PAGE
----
In case you are wondering what´s going on behind the scenes when creating a print or poster, here is a short rundown of the process I follow most of the time when creating a minimalistic piece.
When creating a 3D version of a car or scene, the process is different, although there are similarities. I will post that process in the future.
OK; let´s jump into it.


When I have a subject (be it a client car or a personal project), it´s time for what is sometimes the most time-consuming part of the process: Finding the right angle that shows something interesting and preferably unique about the particular car. 
What sets a 2D experience of a car radically apart from a real-life one, is the lack of depth and option to move around the car.
Often a picture of a car is much less exciting than seeing the same car in real life; simply because the 2D representation doesn´t do the car justice. So finding the right angle is crucial. It also helps set the tone of the piece: should it be a factual representation? Dramatic? Elegant? Cool? Romantic? Grandiose? These are things to take into consideration.

In this example, I have taken an older design I did of a Lamborghini Countach. 
The Countach, in my humble opinion, is one of the most iconic and characteristic cars ever built. Its angles, corners and extreme presence presents a lot of options when it comes to angles. In this version I chose to focus on the rear wing, as it´s one of the most eye-popping parts of the car. The best way to show the wing is by letting it somehow stand out from the rest of the car. Isolate it, as it were. So, to accomplish that I chose a very low angle, which also adds drama to the overall look.

I shot a bunch of photos of a diecast model, and picked the angle I liked the most. Sometimes I use drawings or sketches instead.


Next step is importing the image into the illustration program Adobe Illustrator (but you can use any vector image application).
Here, I choose and trace the most important lines. And by "important" I mean lines and areas that make the car as "readable" as possible. Too many lines and areas, and the piece becomes cluttered. Too few, and you can´t really tell what´s going on - or the car simply ends up looking flat and uninteresting.

As you can see in the above image, I "overshot" some of the traced areas (yellow lines) because I´m using positive and negative spaces to create overlaps and make the lines and connections precise.


As I’m using a minimalistic style, I’m omitting all unnecessary details from the car.
The broader lines tell the story perfectly fine without details like license plate, assembly screws, side blinkers etc. For other pieces, certain details might be crucial because these are what make the car special and personal.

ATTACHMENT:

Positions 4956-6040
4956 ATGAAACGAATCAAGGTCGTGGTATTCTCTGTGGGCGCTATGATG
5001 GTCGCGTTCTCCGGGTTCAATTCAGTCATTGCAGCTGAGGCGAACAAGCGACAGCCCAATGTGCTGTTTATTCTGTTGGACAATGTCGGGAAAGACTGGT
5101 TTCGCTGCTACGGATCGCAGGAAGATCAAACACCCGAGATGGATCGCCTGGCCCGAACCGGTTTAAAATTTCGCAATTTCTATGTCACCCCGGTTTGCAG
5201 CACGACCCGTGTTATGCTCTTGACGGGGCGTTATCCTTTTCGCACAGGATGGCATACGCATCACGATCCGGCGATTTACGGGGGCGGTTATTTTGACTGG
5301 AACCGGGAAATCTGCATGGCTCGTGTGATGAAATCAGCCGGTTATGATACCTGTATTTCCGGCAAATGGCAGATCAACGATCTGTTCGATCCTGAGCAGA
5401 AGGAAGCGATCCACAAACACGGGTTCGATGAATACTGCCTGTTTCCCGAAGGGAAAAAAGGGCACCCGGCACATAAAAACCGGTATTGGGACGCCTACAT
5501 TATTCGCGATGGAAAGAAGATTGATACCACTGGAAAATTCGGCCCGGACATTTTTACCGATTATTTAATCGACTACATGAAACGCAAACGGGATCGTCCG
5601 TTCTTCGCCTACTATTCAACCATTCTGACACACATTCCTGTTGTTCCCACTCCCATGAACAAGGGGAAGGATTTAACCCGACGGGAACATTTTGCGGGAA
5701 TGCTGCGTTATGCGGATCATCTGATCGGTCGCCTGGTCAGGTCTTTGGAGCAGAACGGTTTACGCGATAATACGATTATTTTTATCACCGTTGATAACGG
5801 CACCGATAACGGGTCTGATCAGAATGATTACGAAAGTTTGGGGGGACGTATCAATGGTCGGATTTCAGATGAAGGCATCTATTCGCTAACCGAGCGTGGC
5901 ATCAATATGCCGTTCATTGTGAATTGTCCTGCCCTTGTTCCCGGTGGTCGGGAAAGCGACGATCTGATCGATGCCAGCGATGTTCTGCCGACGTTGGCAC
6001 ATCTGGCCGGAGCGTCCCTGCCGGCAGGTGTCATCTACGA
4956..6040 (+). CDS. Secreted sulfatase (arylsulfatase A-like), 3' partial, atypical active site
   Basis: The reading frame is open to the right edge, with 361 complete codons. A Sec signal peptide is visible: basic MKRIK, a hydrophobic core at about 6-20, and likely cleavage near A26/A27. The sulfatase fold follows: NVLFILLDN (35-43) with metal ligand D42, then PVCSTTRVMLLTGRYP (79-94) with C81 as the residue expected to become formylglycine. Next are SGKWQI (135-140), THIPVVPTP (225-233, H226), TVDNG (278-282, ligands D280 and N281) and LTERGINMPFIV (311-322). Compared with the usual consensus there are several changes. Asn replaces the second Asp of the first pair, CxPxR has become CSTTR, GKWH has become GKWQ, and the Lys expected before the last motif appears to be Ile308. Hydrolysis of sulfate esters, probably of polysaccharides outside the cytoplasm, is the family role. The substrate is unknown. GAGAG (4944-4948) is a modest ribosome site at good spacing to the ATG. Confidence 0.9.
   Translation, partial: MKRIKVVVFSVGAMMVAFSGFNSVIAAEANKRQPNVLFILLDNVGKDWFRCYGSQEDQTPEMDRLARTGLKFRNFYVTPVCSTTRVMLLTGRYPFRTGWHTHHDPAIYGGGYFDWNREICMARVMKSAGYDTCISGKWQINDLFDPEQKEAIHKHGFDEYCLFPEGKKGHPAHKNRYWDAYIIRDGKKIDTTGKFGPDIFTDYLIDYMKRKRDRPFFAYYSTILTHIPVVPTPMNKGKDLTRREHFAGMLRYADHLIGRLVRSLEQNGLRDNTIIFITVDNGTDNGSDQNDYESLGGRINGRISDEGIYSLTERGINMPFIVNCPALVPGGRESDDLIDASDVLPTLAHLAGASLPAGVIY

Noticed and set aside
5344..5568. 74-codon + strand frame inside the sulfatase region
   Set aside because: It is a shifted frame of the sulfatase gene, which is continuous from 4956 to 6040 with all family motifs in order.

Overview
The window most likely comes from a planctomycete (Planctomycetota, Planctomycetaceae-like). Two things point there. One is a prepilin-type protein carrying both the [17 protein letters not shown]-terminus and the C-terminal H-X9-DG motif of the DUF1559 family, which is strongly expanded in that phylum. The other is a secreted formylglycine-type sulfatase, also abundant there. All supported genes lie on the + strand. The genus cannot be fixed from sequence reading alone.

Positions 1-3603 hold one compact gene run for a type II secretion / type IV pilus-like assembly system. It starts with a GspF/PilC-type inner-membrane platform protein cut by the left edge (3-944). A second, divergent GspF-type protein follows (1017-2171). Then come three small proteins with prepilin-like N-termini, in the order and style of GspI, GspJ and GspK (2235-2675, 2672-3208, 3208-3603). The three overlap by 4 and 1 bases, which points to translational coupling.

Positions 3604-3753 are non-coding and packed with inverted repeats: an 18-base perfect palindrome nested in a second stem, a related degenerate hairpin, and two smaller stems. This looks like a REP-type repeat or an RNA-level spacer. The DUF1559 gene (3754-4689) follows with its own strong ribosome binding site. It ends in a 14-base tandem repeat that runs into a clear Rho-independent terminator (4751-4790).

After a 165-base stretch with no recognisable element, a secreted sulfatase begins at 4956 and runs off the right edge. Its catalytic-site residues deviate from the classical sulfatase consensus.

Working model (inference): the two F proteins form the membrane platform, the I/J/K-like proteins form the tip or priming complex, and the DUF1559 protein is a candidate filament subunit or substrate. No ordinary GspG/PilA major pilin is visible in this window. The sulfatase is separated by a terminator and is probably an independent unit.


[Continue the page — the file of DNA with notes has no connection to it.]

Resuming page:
Here´s a look at the nearly finished line work. Naturally, I´m coloring the areas during the process, so I´m able to see where I´m going and if the shapes work.


Here comes the fun part! Coloring all the shapes and trying to find the right values (light and shadow) to make the car as readable and interesting as possible.
Along with the initial task of picking the right angle of the car, this is the step that can end up being the modt challenging.
Maybe shapes don’t read well. Maybe there are too many or too few shapes or lines, and maybe a simple line or area can make or break the whole piece. There is only one way to find out: trial & error, and then keeping at it until it’s right. Or perhaps sleep on it to get some perspective.

In this case, the lines of the Countach were relatively straightforward, so they didn’t need a lot of tweaking before I was satisfied.


When I begin a piece I often have a clear idea in my head when it comes to coloring. But sometimes my initial idea is either boring or just doesn’t look good. 
For this particular piece I went with a blue color scheme to begin with, but it just didn’t seem to match the wild nature of the Countach. So I tried a bunch of other combinations including a more dark and sinister version, and the orange/yellow combo, you see here.

I tried a bunch of different color combinations including a more dark and sinister version, and the orange/yellow combo, you see here.


In the end I went with the yellow/orange version as my number one choice, and kept the black and red as a variation.
That’s the frustrating and fascinating part about any type of art: It rarely feels like your work is fully done; or even if you feel it is, it can be near impossible to “kill your darlings” and just stick to one variation. In the end, it´s a matter of taste and personal preferences.

The finished piece is then printed on either canvas, special semigloss (silky) print paper or on more classic art paper with structure. And since this particular piece is done with vector graphics, it can be blown up to ANY size without losing any sharpness or detail.

In the end I went with the yellow/orange version as my number one choice, and kept the black and red as a variation.